THE THEME OF INTERNATIONAL WOMEN’S DAY FOR THIS YEAR – 2022 IS ‘BREAKING THE BIAS’ GENDER EQUALITY TODAY FOR A SUSTAINABLE TOMORROW
International Women’s Day is commemorated every year on the 8th of March to celebrate the achievements of women in the social, economic, cultural and political areas of society. In addition to celebrating the achievements of women, International Women’s Day is also an important day for making calls to action to address the challenges and concerns faced by women.
We, the women leaders of civil society organizations in the PACFaH@Scale project are happy to celebrate all of the great achievements of Nigerian women on this 2022 International Women’s Day while addressing the inequalities faced by the women of this country.
This year’s International Women’s Day is coming at a time when Nigerian women are crying for laws and policies to protect their rights to participate, and be included in equal measure into all aspects of sustainable national development – in political representation, in health and the economy. In all sectors.
The PACFaH@Scale project is committed to gender equality in the area of public health. The PACFaH@Scale project calls on government to recognize the special needs of women as mothers and the main rights holders for child and family health. As mothers and as the main support base of the Nigerian family, government must make adequate provisions for the health of the Nigerian women and girls.
While we commend the Federal and state Governments for developing, and launching new health policies with potentially positive implications for the health of women, we the women leaders of civil society organizations in the PACFaH@Scale project are concerned that in the face of a shrinking revenue base to government, the health needs of women are not being prioritized as there are no assurances of cash backing for the new policies and platforms.
For example, the Reproductive, Maternal, New-born, Child, Adolescent and Elderly Health plus Nutrition (RMNCAEH+N) multi-stakeholder partnership coordination platform and the Sexual and Reproductive Health and Rights (SRHRS) Community of Practice (COP) coordination platform to support the implementation of the National Family Planning Blueprint (2020-2024) in 2021.
Moreover, while we are pleased to note the Federal government’s plans for Family Planning 2030 recommitment and the recent launch of the National Development Plan to 2025 as well as the National Population Policy, we remain concerned about the absence of committed funding and action plans to tease out and implement at community level, the women friendly components of these laudable initiatives.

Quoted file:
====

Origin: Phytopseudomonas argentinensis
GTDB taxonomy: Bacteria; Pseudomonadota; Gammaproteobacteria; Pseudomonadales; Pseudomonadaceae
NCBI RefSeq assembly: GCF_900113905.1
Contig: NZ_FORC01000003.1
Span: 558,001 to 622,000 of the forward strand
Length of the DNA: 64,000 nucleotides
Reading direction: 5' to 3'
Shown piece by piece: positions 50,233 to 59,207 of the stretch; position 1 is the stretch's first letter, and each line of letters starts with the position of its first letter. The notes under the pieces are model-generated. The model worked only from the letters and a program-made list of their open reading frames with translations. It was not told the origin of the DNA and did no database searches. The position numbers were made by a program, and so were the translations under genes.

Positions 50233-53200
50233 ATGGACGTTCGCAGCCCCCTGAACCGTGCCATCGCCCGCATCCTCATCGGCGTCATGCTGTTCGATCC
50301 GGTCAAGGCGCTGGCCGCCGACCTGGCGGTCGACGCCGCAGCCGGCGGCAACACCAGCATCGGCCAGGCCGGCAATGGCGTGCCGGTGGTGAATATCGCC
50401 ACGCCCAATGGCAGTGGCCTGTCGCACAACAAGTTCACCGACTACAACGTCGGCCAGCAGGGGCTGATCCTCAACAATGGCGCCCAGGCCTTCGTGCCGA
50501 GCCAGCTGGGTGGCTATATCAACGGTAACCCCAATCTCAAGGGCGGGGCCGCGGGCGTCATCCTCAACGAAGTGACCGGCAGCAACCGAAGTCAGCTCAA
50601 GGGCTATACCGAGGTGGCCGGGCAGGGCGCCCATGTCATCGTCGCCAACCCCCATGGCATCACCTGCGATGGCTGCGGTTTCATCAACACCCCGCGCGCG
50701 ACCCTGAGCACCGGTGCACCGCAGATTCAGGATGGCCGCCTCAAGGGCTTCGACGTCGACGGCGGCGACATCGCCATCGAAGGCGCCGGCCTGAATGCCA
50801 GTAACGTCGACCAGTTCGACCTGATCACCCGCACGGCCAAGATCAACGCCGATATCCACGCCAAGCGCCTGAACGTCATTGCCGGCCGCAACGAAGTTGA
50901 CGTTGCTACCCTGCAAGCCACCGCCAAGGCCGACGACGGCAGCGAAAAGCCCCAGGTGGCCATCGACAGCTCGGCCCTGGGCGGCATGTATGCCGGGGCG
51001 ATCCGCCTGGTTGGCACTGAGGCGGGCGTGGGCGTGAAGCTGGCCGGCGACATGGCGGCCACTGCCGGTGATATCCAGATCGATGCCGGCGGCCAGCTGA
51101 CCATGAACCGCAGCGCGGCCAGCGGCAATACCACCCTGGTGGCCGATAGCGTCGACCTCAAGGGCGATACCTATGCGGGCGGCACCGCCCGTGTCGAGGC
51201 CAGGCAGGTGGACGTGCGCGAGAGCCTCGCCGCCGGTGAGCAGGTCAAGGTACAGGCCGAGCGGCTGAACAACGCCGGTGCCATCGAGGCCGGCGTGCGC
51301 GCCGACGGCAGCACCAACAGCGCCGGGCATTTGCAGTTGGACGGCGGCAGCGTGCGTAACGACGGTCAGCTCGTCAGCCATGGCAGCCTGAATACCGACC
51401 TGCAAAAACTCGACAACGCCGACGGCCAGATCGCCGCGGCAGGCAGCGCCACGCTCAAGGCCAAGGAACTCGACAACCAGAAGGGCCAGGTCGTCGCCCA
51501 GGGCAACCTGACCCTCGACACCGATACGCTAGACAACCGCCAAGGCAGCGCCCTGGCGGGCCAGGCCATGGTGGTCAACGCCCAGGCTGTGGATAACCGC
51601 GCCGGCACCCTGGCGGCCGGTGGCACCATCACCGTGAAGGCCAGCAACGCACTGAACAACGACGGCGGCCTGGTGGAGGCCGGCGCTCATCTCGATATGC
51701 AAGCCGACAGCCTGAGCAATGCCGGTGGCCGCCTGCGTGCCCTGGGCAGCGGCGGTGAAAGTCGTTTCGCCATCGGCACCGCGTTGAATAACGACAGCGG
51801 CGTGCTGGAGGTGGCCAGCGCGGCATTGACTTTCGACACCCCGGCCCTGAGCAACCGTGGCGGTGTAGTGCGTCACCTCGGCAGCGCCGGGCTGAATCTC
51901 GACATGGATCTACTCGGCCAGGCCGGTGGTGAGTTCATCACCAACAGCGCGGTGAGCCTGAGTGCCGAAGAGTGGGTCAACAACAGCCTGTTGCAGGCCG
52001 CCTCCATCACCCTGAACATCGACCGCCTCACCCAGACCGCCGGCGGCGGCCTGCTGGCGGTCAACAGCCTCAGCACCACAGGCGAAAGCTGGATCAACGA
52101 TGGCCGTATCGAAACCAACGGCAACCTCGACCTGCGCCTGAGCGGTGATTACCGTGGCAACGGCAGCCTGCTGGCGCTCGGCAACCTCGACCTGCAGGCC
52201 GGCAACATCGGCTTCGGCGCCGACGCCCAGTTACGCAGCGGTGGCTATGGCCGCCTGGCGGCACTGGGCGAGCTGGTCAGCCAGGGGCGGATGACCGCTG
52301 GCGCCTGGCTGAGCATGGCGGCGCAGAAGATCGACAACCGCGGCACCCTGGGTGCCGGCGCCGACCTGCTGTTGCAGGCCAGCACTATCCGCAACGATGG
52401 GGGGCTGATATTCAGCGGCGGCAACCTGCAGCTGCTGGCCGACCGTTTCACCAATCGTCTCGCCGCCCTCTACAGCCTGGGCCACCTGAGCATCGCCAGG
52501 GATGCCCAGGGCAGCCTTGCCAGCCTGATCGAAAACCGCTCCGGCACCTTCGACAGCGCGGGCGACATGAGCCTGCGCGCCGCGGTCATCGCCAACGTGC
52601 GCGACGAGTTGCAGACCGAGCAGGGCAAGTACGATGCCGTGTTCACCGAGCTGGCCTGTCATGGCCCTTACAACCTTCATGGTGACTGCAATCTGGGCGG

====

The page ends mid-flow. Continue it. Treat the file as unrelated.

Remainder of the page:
Since the approval of the 2022 Annual Budget, the entire coalition of the PACFaH@Scale NGOs, made up of men and women, have pointed to two negative implications of the 2022 national budget for women. One is the sub-optimal funds allocated to the health sector which received the sum of ₦835.12 billion or only 5% of the national budget. This works out to be only N3,967 that the Federal government will spend for every citizen of Nigeria. Also, there is no budget line for family planning contraceptive commodities as was the practice and provision in the previous years. Sourcing for this funding outside a budget line is unsustainable.
Against this background, the women in the PACFaH@Scale project, are calling on government to fund and implement women friendly policies in the health sector at the national level. We are also calling on the Federal government to provide robust policy, monitoring and evaluation guidelines to states so that health sector at sub-national levels becomes the arena and shining star for gender equality in Nigeria. Achieving gender equality and empowering all women and girls, which as we all know, is Sustainable Development Goal (SDG 5) is an important goal that can be achieved in the health sector.
However, gender equality in the health sector can only become a reality if our Brothers and Fathers, who are in the majority as Nigerian policy makers, think about and remember each and every woman who make up Nigeria’s extremely high maternal death rate. As they think about these women, who are our sisters, they must also recall existing national policies which link safe delivery and maternal health to health timing, child spacing, family planning. Nigeria’s policy commitment to integrated maternal health can only be achieved through a willful government effort to provide the leadership, adequate funding, implementation guidance and incentives, for responsive and cost-effective services to Nigerian women at their most vulnerable hour of need as mothers.
To the media, we thank you very much for making time to be with us here today and as you investigate and produce your various stories please take a minute to remember that one of the greatest indicators of gender equality in any country is the ability of its women to access maternal health services leading to healthy delivery.
For: Women in PACFaH@Scale
Hajiya Halima Ben Umar
Project Director- Women in Media-PACFaH@Scale Project
Dr Hadijat Olaide Raji
Representing the National President Medical Women’s Association of Nigeria
Dr Rahila Mukthar
Project Director – Medical Women’s Association of Nigeria Kano-PAS
Prof Rhoda Mundi
Population Association of Nigeria
Comrade Bunmi Lawal-Aiyedun
National Association of Pediatric Nurses of Nigeria
Pharm Ijeoma Nwankwo
Pharmaceutical Society of Nigeria